Republican members of congress are about to unveil what is likely to be a significant piece of legislation.
The Washington Free Beacon reported on Monday that the Republican Study Committee (RSC) plans to put forth an “unprecedented” legislative proposal that would target the regimes in China, Russia, Iran, and elsewhere.
“The policy proposal includes more than 140 new initiatives intending to reassert Republican leadership on the foreign policy stage,” the outlet wrote in its exclusive report which was based on a copy of the legislation itself.
The part of the legislation that is already garnering a lot of attention is what the Beacon has called “the largest package of Iran sanctions in history.” Rep. Mike Johnson (R-LA), the chair of the RSC, similarly referred to them as “the toughest sanctions that have ever been proposed by Congress on Iran.”
The measures against Iran, which include sanctions against the military group that recently attacked the U.S. embassy in Baghdad, are designed to significantly weaken Tehran’s global terrorism network. Rep. Mark Walker (R-NC), discussed this goal in a recent interview on Fox News.
“Iran has been responsible for more than 600 deaths of men and women from the United States, specifically our military. It was time to get serious about this,” he said. “As the ranking member of the Intelligence and Counterterrorism subcommittee, we have been noticing that a lot of the cash that was sent under the Obama Administration, 1.7 billion dollars, has gone to terrorist organizations that are supporting Hezbollah and some of this is being funneled through Iran and it’s time to get serious about these sanctions.”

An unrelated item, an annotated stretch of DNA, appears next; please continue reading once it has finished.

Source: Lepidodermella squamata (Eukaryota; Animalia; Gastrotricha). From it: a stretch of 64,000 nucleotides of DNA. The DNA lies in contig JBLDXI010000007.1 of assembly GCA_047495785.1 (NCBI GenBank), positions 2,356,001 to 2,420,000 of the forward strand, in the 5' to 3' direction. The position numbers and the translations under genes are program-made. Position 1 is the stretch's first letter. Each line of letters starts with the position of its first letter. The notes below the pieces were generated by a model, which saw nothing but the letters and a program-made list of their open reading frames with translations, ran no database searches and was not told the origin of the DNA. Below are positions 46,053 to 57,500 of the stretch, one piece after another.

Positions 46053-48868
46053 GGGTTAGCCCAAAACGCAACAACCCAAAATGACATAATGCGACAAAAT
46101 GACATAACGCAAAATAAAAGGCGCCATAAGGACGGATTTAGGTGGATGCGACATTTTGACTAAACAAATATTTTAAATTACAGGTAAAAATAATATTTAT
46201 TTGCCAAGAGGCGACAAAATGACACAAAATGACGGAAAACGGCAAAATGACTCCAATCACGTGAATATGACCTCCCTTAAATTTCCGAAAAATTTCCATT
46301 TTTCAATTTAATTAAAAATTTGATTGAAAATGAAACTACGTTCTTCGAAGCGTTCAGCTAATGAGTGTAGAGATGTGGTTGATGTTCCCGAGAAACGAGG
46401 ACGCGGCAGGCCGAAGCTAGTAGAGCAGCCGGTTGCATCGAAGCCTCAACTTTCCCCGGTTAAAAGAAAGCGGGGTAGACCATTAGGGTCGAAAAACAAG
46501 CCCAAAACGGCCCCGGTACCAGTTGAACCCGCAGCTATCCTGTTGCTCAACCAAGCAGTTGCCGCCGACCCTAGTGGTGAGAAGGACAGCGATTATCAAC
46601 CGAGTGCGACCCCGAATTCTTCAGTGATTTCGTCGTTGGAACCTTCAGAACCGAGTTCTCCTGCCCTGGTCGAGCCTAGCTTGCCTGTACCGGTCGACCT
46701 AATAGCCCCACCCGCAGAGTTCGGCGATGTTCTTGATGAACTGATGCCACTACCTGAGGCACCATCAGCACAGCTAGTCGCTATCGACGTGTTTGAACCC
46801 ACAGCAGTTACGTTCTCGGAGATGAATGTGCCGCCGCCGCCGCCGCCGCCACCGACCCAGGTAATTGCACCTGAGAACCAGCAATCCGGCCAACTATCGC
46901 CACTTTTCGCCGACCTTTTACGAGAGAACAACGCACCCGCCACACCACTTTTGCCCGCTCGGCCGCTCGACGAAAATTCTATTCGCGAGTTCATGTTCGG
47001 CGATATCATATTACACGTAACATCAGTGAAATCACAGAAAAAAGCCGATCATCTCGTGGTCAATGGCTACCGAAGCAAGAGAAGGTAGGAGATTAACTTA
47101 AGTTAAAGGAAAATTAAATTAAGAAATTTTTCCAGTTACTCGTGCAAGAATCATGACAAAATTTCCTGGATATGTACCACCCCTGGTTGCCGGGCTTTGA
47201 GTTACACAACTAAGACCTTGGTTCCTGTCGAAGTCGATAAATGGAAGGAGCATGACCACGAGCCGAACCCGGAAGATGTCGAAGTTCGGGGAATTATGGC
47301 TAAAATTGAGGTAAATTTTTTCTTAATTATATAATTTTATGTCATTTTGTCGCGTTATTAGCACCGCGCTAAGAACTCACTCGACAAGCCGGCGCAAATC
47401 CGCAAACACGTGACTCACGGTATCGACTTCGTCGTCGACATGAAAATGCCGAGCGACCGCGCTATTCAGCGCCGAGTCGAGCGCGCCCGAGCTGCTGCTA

The Beacon, in its report, highlights other parts of the legislation as well. This includes “contested American taxpayer aid to Lebanon and other Middle Eastern nations controlled by Iran, sanctions waivers that have kept Tehran’s nuclear program alive, and the 2002 authorization for use of military force in Iraq.”
Chances it gets passed
So, what are the chances of it getting passed and becoming law? The Republicans putting the package forth are optimistic.
“We’re not doing this for messaging purposes,” Rep. Johnson said. “Many of these things we would expect and should be bipartisan because this is one of these issues that every person who looks at the situation objectively should agree to.”
Accordingly, Johnson thinks that there are Democrats who could support large portions of the legislation, including Sen. Robert Menendez (D-NJ), Rep. Ted Deutch (D-FL), and Rep. Eliot Engel (D-NY).
An unexpected snag?
Republicans, however, may find an opponent in the White House for at least two reasons: one, the new legislation would require consent from both the House and the Senate for the White House to be able to lift any sanctions put into place, and, two, it calls for the cancellations of some sanction waivers for Iran – including the waiver that allows Iran to sell electricity to Iraq.
Accordingly, we’ll have to see how the White House, as well as the Democrats, respond to the proposal. But, first things first, the proposal has to be put forth, and that is expected to take place on Wednesday.